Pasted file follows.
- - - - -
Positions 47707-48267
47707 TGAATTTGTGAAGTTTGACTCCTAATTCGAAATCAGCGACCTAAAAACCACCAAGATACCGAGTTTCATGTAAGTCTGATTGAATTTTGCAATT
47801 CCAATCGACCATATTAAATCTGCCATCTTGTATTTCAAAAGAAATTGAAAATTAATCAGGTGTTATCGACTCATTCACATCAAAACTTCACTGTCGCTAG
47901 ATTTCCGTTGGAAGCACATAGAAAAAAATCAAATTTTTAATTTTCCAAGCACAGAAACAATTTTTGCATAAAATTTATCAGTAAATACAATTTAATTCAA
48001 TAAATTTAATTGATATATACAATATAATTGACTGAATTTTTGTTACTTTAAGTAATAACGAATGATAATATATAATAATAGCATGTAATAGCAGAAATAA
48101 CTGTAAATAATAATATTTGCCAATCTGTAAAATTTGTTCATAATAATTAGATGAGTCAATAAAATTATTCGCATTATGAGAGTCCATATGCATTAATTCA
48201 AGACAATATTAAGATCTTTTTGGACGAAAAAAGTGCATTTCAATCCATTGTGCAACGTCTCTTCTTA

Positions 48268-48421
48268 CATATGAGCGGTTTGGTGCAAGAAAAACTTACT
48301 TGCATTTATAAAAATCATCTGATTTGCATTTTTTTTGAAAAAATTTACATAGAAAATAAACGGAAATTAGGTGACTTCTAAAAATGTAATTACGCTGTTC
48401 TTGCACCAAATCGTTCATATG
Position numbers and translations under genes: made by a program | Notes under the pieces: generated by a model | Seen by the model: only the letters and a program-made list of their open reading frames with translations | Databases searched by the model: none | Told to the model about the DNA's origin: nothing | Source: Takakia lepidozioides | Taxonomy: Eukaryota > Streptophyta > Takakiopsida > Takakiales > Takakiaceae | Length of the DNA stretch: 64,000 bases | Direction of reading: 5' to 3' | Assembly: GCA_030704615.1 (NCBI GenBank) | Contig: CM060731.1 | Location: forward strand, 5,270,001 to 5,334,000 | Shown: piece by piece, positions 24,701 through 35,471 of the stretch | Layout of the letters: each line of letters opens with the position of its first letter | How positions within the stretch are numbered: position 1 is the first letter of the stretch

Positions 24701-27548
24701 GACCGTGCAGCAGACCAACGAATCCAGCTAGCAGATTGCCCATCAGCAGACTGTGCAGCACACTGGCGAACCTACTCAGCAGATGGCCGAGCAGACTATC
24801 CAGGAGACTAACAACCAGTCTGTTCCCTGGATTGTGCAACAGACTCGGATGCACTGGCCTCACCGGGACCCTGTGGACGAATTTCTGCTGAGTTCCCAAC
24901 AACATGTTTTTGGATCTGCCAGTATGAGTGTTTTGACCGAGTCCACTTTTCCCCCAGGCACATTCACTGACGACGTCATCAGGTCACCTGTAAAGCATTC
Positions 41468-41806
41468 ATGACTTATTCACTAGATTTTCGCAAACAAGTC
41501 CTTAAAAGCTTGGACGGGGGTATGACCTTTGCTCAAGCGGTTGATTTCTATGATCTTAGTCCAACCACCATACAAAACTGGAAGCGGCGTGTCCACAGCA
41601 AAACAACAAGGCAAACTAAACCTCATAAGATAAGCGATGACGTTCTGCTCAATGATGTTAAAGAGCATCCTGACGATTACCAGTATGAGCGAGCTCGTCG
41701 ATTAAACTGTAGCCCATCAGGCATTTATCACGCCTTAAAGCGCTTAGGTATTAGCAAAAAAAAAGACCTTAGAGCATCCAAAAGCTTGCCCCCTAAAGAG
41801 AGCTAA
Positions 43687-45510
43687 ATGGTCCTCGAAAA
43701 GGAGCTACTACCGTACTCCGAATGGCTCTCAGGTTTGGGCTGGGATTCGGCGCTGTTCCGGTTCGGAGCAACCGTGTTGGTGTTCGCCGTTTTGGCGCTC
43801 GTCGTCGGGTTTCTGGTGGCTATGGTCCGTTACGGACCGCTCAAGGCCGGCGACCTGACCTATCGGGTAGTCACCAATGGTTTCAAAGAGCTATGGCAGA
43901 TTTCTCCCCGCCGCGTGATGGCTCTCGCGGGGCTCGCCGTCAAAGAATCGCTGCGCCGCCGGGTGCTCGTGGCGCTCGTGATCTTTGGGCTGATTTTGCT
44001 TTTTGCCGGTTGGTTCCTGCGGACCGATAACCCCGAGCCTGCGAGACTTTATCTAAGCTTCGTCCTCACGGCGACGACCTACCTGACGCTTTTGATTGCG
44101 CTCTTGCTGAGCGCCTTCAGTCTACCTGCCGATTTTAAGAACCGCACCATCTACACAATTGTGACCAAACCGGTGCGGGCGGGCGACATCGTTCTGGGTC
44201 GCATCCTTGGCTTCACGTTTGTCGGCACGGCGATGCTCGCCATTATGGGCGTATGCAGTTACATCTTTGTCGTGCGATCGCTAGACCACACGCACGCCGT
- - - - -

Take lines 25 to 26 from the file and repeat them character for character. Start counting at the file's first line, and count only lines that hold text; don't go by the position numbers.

43701 GGAGCTACTACCGTACTCCGAATGGCTCTCAGGTTTGGGCTGGGATTCGGCGCTGTTCCGGTTCGGAGCAACCGTGTTGGTGTTCGCCGTTTTGGCGCTC
43801 GTCGTCGGGTTTCTGGTGGCTATGGTCCGTTACGGACCGCTCAAGGCCGGCGACCTGACCTATCGGGTAGTCACCAATGGTTTCAAAGAGCTATGGCAGA